24. Donkey Kong Country 2: Diddy's Kong Quest
(Rareware, 1995, Super Nintendo)
The Donkey Kong Country games for the Super Nintendo were meant to be technological showcases, and to this day, they still look beautiful. In 1994, two 32-bit consoles were released, Sega’s Saturn and Sony’s Playstation, and Nintendo would not properly respond until 1996, with its Nintendo 64. Meanwhile – and putting aside the infamous introduction of the Virtual Boy in 1995 – the company stuck with its 16-bit Super Nintendo, and undoubtedly, one of the reasons it was able to do that was the Donkey Kong Country franchise, which managed to impress graphically despite competing next generation hardware. Indeed, when the game was first showcased, many thought that it was in fact an early demo for Project Reality, what would later become the Nintendo 64. When these same people heard it was actually an imminent Super Nintendo release, they were stunned. I was stunned, too, when I first saw it on a television in an Argentine videogame store. It was obvious to me that this mesmerizing killer app was a graphical leap from Super Mario World, the console’s most popular and fondly remembered platformer. And that it was all happening on the Super Nintendo, which had been in existence since 1990, was unbelievable.
Rareware’s UK-based development team rendered, modeled, and animated characters and backgrounds with 3D Silicon Graphics technology, and then converted the results into 2D. Because of memory constraints, parts of this conversion were quite creative: background elements had to be repeated in order save memory, so these were cut-and-pasted in various patterns so as to add variety and mask the repetition. Donkey Kong, as a character, had been basically unexplored since 1981’s arcade Donkey Kong, in which he played the villain guarding the damsel in distress. So, when Nintendo gave Rareware the IP, the latter were free to invent a world for the character. This meant, also, that they could create a sidekick, the nimble Diddy Kong, who became the star of the franchise’s crowning achievement, Donkey Kong Country 2: Diddy’s Kong Quest. This sequel, in turn, added another character, Dixie Kong, Diddy’s love interest. She was not quite as nimble as he was, but she could lengthen and control her falls with her helicopter ponytails. At any rate, both were the controllable characters in Donkey Kong Country 2, tasked with rescuing the heavy-set Donkey Kong trapped by Kaptain K. Rool.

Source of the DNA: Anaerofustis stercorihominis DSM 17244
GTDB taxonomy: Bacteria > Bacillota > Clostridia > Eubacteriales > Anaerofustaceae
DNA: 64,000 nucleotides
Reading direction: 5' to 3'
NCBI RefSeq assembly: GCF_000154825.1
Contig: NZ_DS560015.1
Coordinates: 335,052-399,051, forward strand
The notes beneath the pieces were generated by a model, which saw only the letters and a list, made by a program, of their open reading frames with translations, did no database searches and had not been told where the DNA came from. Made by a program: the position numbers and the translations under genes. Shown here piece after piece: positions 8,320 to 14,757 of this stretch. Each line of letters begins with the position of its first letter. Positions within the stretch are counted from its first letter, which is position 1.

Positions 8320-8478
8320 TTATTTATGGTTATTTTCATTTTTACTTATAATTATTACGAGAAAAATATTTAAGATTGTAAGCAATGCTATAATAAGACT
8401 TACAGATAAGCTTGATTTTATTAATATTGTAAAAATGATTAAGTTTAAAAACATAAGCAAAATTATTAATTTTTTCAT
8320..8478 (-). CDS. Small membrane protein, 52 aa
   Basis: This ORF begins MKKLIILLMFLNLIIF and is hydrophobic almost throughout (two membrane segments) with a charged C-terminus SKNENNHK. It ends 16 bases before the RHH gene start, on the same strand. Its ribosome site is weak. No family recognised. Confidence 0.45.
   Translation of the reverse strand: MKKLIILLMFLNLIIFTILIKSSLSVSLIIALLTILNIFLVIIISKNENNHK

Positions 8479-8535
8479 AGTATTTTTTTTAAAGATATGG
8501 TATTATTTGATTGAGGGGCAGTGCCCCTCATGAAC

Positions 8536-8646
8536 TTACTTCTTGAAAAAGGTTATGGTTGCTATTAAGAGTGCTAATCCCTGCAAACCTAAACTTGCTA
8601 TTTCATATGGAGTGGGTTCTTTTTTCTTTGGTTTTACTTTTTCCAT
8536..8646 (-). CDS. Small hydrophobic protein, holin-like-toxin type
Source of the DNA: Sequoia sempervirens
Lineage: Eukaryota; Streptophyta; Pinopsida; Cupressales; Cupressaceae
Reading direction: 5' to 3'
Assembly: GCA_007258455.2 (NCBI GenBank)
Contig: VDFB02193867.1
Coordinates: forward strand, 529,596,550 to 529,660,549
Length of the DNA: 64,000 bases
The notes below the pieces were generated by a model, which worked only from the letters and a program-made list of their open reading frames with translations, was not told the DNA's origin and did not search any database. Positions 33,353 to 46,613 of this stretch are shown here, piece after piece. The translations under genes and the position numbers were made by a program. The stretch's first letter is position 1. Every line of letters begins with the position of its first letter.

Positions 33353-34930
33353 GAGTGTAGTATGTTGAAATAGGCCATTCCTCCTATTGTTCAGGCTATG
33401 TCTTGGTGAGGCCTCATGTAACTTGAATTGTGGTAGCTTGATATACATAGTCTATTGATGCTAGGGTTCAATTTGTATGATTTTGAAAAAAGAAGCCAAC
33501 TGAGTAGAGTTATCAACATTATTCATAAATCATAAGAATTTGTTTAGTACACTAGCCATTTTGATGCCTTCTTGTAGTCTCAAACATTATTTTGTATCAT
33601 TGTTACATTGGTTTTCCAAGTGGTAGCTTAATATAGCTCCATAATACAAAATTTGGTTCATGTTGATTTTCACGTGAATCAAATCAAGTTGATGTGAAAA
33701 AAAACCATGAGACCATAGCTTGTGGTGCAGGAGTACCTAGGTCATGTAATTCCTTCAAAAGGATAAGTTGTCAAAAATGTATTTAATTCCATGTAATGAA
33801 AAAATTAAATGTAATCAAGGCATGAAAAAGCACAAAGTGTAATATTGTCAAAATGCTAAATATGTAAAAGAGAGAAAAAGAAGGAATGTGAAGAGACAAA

Obviously, the story and character-names are ridiculous. What matters, here, is the playing style. Donkey Kong Country was dominated by Donkey Kong, a much slower physical presence, a gorilla. Diddy and Dixie are lightweight chimps, and that means faster, more dynamic platforming. Lead designer Gregg Mayles admitted that, for the Donkey Kong Country franchise, he wanted the levels to be “extremely flowing – where a skilled player could move effortlessly through the levels at great speed.” The point was to make the gameplay as quick and agile as possible, and the pair of chimps that grace the sequel contribute to that, vaulting over precipices, lava, and muck, shooting across barrel-cannons, swinging from rope to rope, and accomplishing other acrobatic feats. Donkey Kong Country 3 saw the re-introduction of a gorilla character, Kiddy Kong, and it suffered because of it. The other trick that makes the second installment an improvement over the first is a lesson belatedly learned from Super Mario World and Super Mario 3, the introduction of mystery and secrecy: special stages only accessible through exploration and skill and, even, an alternate ending. This is married to the environments, far darker and more evocative than those of the previous title: insane carnivals, infested swamps, haunted villages, mutated insect nests, post-industrial wastelands… Certainly far more creative than the stock mountain, forest, and ice levels from Donkey Kong Country. And that soundtrack! David Wise’s often relaxing, dreamy ambiance music is almost counterpunctual, playing as it does behind the busy jumping and dashing that characterizes the gameplay.